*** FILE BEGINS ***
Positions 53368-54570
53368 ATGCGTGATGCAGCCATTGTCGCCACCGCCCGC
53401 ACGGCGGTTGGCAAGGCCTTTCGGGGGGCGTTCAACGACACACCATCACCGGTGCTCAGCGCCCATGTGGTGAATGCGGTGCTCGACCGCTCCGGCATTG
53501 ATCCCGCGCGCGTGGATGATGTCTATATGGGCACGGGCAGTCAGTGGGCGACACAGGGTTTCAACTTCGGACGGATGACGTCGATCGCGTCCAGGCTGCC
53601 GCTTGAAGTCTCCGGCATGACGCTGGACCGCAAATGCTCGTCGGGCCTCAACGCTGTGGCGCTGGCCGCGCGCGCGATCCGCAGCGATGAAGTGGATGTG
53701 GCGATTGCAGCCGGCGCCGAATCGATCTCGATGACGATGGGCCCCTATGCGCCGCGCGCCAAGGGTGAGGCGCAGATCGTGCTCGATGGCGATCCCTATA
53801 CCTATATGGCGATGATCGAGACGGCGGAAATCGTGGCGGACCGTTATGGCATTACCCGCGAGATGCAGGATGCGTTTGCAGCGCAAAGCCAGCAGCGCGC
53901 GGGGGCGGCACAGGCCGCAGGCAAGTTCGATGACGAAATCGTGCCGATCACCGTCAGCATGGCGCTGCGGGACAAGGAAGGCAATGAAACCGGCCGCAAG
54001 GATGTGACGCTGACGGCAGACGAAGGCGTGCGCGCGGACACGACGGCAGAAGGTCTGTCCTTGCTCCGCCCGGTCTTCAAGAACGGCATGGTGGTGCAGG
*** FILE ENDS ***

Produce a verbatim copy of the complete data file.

Positions 53368-54570
53368 ATGCGTGATGCAGCCATTGTCGCCACCGCCCGC
53401 ACGGCGGTTGGCAAGGCCTTTCGGGGGGCGTTCAACGACACACCATCACCGGTGCTCAGCGCCCATGTGGTGAATGCGGTGCTCGACCGCTCCGGCATTG
53501 ATCCCGCGCGCGTGGATGATGTCTATATGGGCACGGGCAGTCAGTGGGCGACACAGGGTTTCAACTTCGGACGGATGACGTCGATCGCGTCCAGGCTGCC
53601 GCTTGAAGTCTCCGGCATGACGCTGGACCGCAAATGCTCGTCGGGCCTCAACGCTGTGGCGCTGGCCGCGCGCGCGATCCGCAGCGATGAAGTGGATGTG
53701 GCGATTGCAGCCGGCGCCGAATCGATCTCGATGACGATGGGCCCCTATGCGCCGCGCGCCAAGGGTGAGGCGCAGATCGTGCTCGATGGCGATCCCTATA
53801 CCTATATGGCGATGATCGAGACGGCGGAAATCGTGGCGGACCGTTATGGCATTACCCGCGAGATGCAGGATGCGTTTGCAGCGCAAAGCCAGCAGCGCGC
53901 GGGGGCGGCACAGGCCGCAGGCAAGTTCGATGACGAAATCGTGCCGATCACCGTCAGCATGGCGCTGCGGGACAAGGAAGGCAATGAAACCGGCCGCAAG
54001 GATGTGACGCTGACGGCAGACGAAGGCGTGCGCGCGGACACGACGGCAGAAGGTCTGTCCTTGCTCCGCCCGGTCTTCAAGAACGGCATGGTGGTGCAGG